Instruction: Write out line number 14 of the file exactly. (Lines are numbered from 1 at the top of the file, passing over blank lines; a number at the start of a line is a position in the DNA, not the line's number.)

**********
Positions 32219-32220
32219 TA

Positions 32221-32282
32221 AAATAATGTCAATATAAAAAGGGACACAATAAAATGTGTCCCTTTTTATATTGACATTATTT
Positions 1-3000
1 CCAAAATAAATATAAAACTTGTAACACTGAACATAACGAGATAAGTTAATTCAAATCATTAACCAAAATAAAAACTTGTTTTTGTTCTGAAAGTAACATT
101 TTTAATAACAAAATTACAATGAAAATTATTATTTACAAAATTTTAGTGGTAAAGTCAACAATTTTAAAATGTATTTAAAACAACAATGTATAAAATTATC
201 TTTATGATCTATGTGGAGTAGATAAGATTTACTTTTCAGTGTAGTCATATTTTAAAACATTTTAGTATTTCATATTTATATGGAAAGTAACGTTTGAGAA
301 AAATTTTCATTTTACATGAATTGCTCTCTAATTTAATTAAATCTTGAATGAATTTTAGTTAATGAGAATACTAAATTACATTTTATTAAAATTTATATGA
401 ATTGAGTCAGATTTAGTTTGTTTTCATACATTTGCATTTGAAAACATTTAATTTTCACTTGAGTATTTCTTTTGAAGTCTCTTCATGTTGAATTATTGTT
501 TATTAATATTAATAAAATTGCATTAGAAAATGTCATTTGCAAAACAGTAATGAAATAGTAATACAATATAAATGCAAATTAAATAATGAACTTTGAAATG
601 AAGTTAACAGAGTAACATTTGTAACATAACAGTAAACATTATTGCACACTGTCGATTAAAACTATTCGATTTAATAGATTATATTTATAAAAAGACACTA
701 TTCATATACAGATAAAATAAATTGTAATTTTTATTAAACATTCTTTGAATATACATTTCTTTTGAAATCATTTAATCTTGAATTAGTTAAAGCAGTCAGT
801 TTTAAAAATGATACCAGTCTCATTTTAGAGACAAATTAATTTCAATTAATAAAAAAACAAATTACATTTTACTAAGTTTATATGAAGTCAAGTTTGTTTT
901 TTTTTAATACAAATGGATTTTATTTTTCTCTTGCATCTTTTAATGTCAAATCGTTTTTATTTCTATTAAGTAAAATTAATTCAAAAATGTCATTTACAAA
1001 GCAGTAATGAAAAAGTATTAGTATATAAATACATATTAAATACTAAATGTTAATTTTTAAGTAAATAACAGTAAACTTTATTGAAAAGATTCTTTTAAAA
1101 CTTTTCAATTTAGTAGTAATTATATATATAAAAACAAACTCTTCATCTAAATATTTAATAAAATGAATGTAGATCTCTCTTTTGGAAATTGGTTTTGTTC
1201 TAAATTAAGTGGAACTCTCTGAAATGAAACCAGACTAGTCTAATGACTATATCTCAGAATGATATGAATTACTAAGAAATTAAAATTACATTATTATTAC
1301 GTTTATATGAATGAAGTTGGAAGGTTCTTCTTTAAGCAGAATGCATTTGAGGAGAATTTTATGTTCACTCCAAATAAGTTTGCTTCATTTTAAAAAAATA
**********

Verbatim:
801 TTTAAAAATGATACCAGTCTCATTTTAGAGACAAATTAATTTCAATTAATAAAAAAACAAATTACATTTTACTAAGTTTATATGAAGTCAAGTTTGTTTT